Governor Keating Defends Himself in the NY Times Today
From the NY Times:
A few opponents of the board have said we went too far, engaging in what one resistant diocesan newspaper termed a "witch hunt." Again, I do not agree. This is not about pilfering Saturday night bingo proceeds; it concerns horrific actions by a small cadre of priests who have victimized hundreds — perhaps thousands — of children and adolescents, and defiled the institution they claimed to serve.
Sexual abuse leaves lifelong emotional scars. In the past year, I met with many victims of abuse. I heard their heartbreaking stories of damaged lives and broken trust. I pledged to them that they would have a voice, and I am convinced that they will continue to be heard, if only because most Catholics know that right is on their side.
Sadly, a few church leaders, including some in large dioceses, chose to resist and obstruct the board. When we asked valid questions, they gave us few or no answers. Where information and cooperation was called for, we received delay or an outright refusal to help.
These few leaders turned to their lawyers when they should have looked into their hearts — and I expressed my disgust with them. I am a candid person, and that makes some people uncomfortable. So be it. Obstructing justice, excusing and concealing those who victimize innocent children: these are not the actions of holy men. They are sins — and they are crimes. God may hold them accountable in the next world, but we will certainly hold them accountable in this one.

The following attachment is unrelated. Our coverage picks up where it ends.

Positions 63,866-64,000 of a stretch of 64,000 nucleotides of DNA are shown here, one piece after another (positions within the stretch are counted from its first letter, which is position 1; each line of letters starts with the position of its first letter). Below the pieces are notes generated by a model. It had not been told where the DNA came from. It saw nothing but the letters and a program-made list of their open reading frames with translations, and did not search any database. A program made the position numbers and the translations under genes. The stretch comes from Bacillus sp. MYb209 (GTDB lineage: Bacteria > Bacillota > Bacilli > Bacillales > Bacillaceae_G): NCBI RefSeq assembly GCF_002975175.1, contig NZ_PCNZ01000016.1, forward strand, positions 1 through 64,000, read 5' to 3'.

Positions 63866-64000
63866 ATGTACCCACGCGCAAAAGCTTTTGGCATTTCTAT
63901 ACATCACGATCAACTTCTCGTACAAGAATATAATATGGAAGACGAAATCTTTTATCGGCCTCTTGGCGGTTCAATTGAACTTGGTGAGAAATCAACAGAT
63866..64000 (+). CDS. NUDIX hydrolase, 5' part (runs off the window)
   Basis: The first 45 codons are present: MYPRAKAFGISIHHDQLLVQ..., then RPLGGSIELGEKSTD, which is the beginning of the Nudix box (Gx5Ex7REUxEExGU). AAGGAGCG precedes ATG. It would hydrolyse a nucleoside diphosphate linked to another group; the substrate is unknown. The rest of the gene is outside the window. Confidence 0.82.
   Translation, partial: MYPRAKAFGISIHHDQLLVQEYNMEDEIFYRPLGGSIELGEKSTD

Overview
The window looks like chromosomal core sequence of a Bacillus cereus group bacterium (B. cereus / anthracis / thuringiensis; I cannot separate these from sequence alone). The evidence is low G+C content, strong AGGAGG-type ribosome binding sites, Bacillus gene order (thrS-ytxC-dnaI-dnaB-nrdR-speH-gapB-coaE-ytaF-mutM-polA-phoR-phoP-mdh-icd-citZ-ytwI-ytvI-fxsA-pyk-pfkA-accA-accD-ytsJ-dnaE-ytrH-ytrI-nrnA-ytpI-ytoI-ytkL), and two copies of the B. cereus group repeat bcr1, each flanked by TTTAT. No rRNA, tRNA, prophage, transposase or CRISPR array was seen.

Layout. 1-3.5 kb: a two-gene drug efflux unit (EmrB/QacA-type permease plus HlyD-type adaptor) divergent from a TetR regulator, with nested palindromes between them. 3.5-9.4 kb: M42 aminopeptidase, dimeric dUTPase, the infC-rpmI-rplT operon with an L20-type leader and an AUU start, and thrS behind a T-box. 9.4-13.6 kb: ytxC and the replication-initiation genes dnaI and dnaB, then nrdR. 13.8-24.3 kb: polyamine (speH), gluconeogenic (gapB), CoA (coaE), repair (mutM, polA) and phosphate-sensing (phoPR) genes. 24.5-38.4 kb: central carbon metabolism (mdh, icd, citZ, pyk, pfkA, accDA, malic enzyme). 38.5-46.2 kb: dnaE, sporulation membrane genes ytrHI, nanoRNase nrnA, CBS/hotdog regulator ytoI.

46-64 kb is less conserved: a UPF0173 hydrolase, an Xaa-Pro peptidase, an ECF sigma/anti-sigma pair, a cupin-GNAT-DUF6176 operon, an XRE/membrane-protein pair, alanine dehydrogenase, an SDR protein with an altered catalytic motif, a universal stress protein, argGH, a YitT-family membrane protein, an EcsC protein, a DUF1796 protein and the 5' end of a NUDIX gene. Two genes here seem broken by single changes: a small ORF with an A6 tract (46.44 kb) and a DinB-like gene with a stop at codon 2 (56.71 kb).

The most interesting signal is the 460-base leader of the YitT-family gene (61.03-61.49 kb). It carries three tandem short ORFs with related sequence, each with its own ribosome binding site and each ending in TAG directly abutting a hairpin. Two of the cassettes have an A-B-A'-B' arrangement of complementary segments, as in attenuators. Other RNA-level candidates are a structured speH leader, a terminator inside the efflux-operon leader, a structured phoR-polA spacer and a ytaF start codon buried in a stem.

Those who have sought to block the board are few, and I am convinced they will remain ineffective. From Bishop Wilton Gregory, president of the United States Conference of Catholic Bishops, to the many parish priests and members of the laity who wrote or called me, I am grateful — for their support, but most of all grateful that they understand how vital it is to restore trust in our church.
That work continues. With God's help, it will succeed in cleansing the church of a vast stain.